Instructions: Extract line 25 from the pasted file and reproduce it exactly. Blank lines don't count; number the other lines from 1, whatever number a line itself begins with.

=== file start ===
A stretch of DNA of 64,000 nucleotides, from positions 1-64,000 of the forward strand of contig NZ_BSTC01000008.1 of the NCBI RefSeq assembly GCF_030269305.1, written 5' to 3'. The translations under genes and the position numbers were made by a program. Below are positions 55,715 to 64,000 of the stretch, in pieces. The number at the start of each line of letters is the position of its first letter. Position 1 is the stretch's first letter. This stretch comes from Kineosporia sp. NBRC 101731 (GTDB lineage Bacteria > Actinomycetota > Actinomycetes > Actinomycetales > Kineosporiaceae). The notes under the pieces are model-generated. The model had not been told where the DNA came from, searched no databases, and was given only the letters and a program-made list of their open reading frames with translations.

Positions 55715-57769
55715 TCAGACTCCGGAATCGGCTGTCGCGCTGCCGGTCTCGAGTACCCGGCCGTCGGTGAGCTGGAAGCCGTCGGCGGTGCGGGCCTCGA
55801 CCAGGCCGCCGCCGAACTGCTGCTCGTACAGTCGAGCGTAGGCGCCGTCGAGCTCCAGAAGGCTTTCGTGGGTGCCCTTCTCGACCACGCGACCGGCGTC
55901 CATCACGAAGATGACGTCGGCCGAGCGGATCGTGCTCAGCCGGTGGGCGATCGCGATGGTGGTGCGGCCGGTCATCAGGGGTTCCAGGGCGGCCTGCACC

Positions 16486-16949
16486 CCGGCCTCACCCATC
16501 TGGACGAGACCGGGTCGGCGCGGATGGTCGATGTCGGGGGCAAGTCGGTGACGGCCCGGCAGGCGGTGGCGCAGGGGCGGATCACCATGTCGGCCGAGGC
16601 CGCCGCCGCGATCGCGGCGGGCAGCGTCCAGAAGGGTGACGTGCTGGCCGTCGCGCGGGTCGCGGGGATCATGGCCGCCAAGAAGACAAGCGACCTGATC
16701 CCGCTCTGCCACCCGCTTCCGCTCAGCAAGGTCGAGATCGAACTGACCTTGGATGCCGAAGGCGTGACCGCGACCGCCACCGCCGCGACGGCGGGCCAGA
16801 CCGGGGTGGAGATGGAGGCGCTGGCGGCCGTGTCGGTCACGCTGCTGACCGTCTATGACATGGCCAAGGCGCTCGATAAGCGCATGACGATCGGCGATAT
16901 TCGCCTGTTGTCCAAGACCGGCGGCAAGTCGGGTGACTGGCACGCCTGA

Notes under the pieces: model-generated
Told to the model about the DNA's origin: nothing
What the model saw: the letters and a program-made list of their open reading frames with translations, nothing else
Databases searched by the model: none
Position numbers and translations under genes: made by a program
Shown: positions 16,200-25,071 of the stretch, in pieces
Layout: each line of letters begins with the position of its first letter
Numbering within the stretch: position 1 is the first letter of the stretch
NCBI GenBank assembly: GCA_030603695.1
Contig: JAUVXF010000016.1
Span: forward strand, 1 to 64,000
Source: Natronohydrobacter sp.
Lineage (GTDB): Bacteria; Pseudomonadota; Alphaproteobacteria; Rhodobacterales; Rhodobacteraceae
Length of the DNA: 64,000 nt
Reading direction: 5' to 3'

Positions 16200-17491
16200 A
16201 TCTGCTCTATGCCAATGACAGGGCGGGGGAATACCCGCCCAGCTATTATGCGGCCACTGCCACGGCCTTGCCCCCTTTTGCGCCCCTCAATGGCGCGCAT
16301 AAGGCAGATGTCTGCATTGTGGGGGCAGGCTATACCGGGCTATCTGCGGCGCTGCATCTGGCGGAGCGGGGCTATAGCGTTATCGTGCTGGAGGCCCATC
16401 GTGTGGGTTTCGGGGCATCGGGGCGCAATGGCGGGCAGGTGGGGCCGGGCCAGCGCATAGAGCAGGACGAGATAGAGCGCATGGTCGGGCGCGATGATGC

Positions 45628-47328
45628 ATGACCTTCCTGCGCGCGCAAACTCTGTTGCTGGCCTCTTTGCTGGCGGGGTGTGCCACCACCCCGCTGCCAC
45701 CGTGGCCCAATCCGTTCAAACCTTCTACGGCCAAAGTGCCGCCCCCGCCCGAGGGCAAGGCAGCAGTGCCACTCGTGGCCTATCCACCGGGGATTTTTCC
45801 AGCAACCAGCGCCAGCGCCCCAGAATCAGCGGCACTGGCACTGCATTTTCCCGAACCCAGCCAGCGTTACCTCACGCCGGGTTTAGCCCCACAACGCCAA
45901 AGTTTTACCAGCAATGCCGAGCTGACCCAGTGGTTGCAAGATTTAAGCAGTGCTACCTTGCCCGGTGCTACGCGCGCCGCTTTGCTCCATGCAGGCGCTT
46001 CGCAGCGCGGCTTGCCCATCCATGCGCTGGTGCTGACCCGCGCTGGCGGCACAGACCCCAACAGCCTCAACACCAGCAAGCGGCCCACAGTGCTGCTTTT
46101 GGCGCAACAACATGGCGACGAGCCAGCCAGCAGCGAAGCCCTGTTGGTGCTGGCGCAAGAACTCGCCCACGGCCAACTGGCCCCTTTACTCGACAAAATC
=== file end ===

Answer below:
Lineage (GTDB): Bacteria; Pseudomonadota; Alphaproteobacteria; Rhodobacterales; Rhodobacteraceae